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Honoring the Legacy: Pioneers of Progress in Wards 7 & 8

In the vibrant heart of Wards 7 and 8 in Washington, D.C., a narrative of resilience and empowerment echoes through the streets, shaped by the profound contributions of visionary women who refused to wait for a savior. Their relentless dedication to improving the social determinants of health (SDOH*) has left an indelible mark on these communities, setting the stage for transformative change.

These pioneering women understood that true progress begins from within the community. They didn’t wait for assistance; instead, they rolled up their sleeves and took action to address the pressing needs of their neighbors. By focusing on essential elements like education and housing, they laid the foundation for a brighter future for all.

In education, Black women educators like Mary Jane Patterson and Nannie Helen Burroughs blazed trails that continue to inspire generations. Patterson was the first Black woman to graduate from an American university in 1862. She led Paul Laurence Dunbar High School, the first Black public school in America. Her leadership paved the way for countless students to receive a quality education, breaking down barriers to success. As a pioneering educator, Patterson led by example and dedicated her life to providing quality education to Black students, even in the face of adversity.

Similarly, Burroughs devoted her life to educating Black women by establishing her own training school for women in 1909. The Nannie Helen Burroughs School, formerly known as the National Training School for Women and Girls, based East of the River, what is now Ward 7, operated with a mission to empower Black women with the skills and knowledge needed to thrive in a society stacked against them.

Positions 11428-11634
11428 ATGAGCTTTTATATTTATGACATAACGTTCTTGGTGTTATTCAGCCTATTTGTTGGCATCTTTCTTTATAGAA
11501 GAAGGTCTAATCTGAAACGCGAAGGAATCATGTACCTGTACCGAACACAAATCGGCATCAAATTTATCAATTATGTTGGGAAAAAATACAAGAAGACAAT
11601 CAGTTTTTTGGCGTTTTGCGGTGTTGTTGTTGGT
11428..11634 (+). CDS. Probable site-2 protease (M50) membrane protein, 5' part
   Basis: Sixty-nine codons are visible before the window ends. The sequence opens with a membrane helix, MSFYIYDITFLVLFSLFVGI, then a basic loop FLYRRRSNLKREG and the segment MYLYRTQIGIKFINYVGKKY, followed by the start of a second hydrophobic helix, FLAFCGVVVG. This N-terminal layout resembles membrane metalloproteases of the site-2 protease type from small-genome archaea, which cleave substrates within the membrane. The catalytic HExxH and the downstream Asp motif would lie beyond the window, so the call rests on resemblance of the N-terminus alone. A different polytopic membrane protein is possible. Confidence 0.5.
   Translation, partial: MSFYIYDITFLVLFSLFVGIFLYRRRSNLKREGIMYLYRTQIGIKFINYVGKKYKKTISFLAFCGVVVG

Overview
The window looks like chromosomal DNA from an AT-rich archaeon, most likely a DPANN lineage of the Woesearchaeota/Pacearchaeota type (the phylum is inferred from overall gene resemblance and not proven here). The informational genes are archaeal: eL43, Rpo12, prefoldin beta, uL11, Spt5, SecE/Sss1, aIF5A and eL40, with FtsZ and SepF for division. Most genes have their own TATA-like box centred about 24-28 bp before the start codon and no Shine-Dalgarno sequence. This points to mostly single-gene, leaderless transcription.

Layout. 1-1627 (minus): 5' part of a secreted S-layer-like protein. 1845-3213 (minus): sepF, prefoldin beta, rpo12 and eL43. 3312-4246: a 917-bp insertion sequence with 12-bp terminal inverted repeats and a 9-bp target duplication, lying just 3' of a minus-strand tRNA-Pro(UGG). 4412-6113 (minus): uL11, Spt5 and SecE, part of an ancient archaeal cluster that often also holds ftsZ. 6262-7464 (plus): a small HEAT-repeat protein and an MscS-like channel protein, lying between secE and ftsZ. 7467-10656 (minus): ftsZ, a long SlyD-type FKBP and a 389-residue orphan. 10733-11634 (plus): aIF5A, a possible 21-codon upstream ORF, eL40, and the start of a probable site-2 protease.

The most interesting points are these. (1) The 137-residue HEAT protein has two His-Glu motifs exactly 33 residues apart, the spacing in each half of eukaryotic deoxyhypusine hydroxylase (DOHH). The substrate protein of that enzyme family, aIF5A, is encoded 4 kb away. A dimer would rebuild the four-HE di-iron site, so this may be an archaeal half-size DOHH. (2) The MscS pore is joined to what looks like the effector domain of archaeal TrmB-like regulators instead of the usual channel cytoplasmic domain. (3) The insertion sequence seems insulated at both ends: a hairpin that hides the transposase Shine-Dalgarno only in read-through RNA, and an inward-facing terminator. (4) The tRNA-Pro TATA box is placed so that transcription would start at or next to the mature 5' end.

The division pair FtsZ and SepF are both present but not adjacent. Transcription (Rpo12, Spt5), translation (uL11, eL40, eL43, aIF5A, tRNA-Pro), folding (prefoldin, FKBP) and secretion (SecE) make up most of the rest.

These women’s legacies embody the spirit of courage and determination that defines Wards 7 and 8. They not only advocated principles but also embodied them in action by implementing tangible solutions that directly impacted the lives of those around them. Another notable figure in the fight for equity is  Dorothy Height, whose advocacy for housing rights paved the way for improved living conditions, ensuring that families had a safe and stable place to call home.

Ella Baker, a pivotal figure in the civil rights movement, believed in the power of ordinary people to effect social change. She played a key role in coordinating the 1960 student sit-ins in Greensboro, North Carolina, sparking a wave of protests across the South. 

Today, organizations like ours are building upon the groundwork laid by these extraordinary women. Inspired by their resilience and commitment to community empowerment, JBRF and our partners, such as Black Women Thriving East of the River (BWTEoTR), are dedicated to furthering their legacy by addressing historical and contemporary challenges with the same spirit of innovation and determination. Under the visionary leadership of Executive Director Nakeisha Neal Jones, who is a native Washingtonian who grew up East of the River and now resides in Ward 7, BWTEoTR is at the forefront of moving the health equity work forward for Black women residing in Wards 7 and 8, East of the Anacostia River.  

Through trust-based philanthropy, we aim to work closely with diverse individuals and organizations like BWTEotR, who are actively working to reduce racial, health, and economic disparities in these geographic areas. 

In essence, the story of Wards 7 and 8 is a testament to the power of women’s leadership and the enduring impact of grassroots activism. By celebrating the achievements of those who came before us and carrying their torch forward, we can create a future where every individual has the opportunity to succeed.


*Social determinants of health (SDOH) are the non-medical factors that influence health outcomes. They are the conditions in which people are born, grow, work, live, and age, and the wider set of forces and systems shaping the conditions of daily life. Source: Centers for Disease Control and Prevention (CDC)

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